Goat Cheese Pesto Tart

BY HELEN S. FLETCHER, ON
COPYRIGHT, HELEN S. FLETCHER, 2013. ALL RIGHTS RESERVED.
ALL PHOTOS BY T. MIKE FLETCHER, UNLESS OTHERWISE NOTED.

Finished PhotAt the retail shop, the clientele loved this Goat Cheese Pesto Tart.  It is the perfect example of a savory tart and we did many of them.  This Goat Cheese Pesto Tart came from my love of peppers and basil – in this case,  pesto. While I appreciate goat cheese, I find it very astringent and usually cut it with cream cheese to mellow it out as I have done here.  I used this filling for small crostadas which we used as appetizers. We crossed slivers of red and yellow pepper on the top and they made a dazzling display on a tray when passed.  They can be made, as can the tart, ahead and frozen.

For the crostadas, I would freeze them without the peppers on top, adding them after they had been reheated.  I particularly like to use this filling for the crostadas as it didn’t lose it shape when heated.  We would pipe it on with a large star tip. Continue reading

Ten Ways to Become a Better Baker

BY HELEN S. FLETCHER, ON
COPYRIGHT, HELEN S. FLETCHER, 2013. ALL RIGHTS RESERVED.
ALL PHOTOS BY T. MIKE FLETCHER, UNLESS OTHERWISE NOTED.

Strawberry Rhubarb PieBecoming a better baker is a matter of patience and repetition,  but there are practices that will help speed the process.  Here I have listed some that I hope will help you – even if it is just one thing you may need to work on to become the baker you always wanted to be.

1.  Read the recipe from  start to finish.  Make sure you have all of the ingredients without substituting.

2. The first time you make a new recipe make it exactly as it is written.  It’s fine to change raisins to dried cherries or use dark brown sugar instead of light.  However, if it calls for buttermilk, don’t substitute regular milk.

3. If you want to change the recipe, change one thing at a time.  If you change more than one you will not know which one worked, or didn’t work. Continue reading

Cream Biscuits with Strawberry Balsamic Jam

BY HELEN S. FLETCHER, ON
COPYRIGHT, HELEN S. FLETCHER, 2013. ALL RIGHTS RESERVED.
ALL PHOTOS BY T. MIKE FLETCHER, UNLESS OTHERWISE NOTED.

Finished 2In my years of baking and teaching, I have found that people are leery of making piecrust and biscuits.  The one thing both of these usually have in common is cutting in the butter.  How about a recipe for the best biscuits ever with no butter – period.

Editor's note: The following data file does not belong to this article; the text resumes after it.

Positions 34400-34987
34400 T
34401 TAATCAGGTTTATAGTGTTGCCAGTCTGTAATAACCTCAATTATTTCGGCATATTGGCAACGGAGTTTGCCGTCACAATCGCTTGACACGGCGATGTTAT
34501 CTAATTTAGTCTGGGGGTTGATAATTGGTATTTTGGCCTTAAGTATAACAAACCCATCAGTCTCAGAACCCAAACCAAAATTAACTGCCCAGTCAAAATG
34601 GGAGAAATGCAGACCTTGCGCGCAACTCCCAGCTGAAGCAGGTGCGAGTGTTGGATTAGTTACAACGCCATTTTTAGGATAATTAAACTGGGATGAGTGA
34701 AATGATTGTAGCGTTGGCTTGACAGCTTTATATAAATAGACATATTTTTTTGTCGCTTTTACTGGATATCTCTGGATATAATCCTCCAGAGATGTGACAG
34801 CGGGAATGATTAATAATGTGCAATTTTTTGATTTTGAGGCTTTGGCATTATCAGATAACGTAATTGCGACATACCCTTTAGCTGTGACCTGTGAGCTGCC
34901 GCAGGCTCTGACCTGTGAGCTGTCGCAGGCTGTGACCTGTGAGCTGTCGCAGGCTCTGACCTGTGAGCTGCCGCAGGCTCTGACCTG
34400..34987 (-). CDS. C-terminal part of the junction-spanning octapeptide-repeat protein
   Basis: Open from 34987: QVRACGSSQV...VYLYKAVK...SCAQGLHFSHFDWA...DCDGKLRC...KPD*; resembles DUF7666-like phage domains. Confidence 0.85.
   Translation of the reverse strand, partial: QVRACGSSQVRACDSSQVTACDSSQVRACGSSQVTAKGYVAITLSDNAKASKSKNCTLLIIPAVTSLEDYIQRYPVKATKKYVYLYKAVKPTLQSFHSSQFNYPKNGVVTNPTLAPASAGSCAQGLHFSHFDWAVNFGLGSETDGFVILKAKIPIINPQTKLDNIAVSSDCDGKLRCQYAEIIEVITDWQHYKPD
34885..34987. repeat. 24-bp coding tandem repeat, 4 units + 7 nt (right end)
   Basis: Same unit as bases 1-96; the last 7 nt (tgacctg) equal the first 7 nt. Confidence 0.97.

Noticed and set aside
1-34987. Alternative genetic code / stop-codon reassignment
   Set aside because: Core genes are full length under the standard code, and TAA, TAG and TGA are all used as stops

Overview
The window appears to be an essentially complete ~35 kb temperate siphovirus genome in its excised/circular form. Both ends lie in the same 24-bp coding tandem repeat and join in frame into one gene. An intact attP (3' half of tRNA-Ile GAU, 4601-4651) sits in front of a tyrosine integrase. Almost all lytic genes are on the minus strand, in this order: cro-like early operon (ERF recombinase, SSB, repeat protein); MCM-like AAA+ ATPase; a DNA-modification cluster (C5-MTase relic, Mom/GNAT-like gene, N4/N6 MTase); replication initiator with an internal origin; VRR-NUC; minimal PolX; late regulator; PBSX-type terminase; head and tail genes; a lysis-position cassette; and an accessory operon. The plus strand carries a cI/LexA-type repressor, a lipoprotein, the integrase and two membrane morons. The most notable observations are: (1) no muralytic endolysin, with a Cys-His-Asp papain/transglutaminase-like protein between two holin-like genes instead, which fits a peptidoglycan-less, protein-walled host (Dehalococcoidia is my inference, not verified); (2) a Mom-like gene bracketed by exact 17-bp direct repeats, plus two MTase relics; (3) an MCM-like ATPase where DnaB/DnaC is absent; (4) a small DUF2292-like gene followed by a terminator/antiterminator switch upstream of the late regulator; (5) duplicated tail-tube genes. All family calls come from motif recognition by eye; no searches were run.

This has to be the easiest biscuit recipe ever with only 4 ingredients.  Cake flour is used to insure tenderness.  The cream takes the place of butter. When you think of butter, it is only cream that is whipped to a solid state with the liquid being spun out.  So the use of all cream makes perfect sense.

The dough will be a bit wet and that it as it should be.  I learned the traditional way of making biscuits from Shirley Corriher, a biochemist who wrote, Cookwise and Bakewise.  With Shirley being from the south, I can’t imagine a better teacher.  She stressed the importance of the dough being very wet so the steam created in a hot oven would cause the biscuits to expand to great heights. Continue reading

60 Second Brioche

BY HELEN S. FLETCHER, ON
COPYRIGHT, HELEN S. FLETCHER, 2013. ALL RIGHTS RESERVED.
ALL PHOTOS BY T. MIKE FLETCHER, UNLESS OTHERWISE NOTED.

Fiinished photoThe title, “60 Second Brioche” (pronounced BREE-ohsh) comes from the article title as it appeared in Bon Appetit Magazine.  While it takes a few minutes to prepare the ingredients, it does indeed come together in about sixty seconds in the food processor, making it the fastest brioche around.

In my first book, “The New Pastry Cook”, the theme was to take a basic dough and make 10 to 12 items using that dough. When I first started learning to make the classic doughs I thought it a shame to spend the time to learn them and then use them for just one or two things.  In the Bon Appetit article, they used the 11 recipes I developed for my book and an additional one I developed for them as they wanted an even dozen.

I learned to make many of the traditional French pastries from Andre Gotti, a marvelous French pastry chef.  After I learned the traditional method, I became a consultant to Cuisinart specializing in pastry using the food processor. I modernized many of the traditional French techniques without sacrificing quality. Brioche was among them. Continue reading

Chocolate Strawberry Pie

BY HELEN S. FLETCHER, ON
COPYRIGHT, HELEN S. FLETCHER, 2013. ALL RIGHTS RESERVED.
ALL PHOTOS BY T. MIKE FLETCHER, UNLESS OTHERWISE NOTED.

Chocolate Strawberry PieIf you love chocolate covered strawberries this Chocolate Strawberry Pie is the one for you.  Gorgeous looking and delicious, it is a snap to make.

A blind baked pie or tart crust is another basic technique of pastry. Essentially it is a baked crust with no filling in it.   While not difficult,  a few pointers will give you a perfect crust every time. While these pointers will apply to any crust, the one I have used is mine.   I have no idea why it is referred to as blind baked.  So if anyone knows, please tell me.

While we no longer have Big Boy restaurants in my area, I, like Rose Levy Beranbaum, remember their strawberry pie.  I would rather have eaten that than anything else I can remember at the time.  It was a simple pie consisting of a baked pie shell into which fresh strawberries were placed standing up and the whole was covered with a sweet, shiny glaze. I swear I can still taste it. Continue reading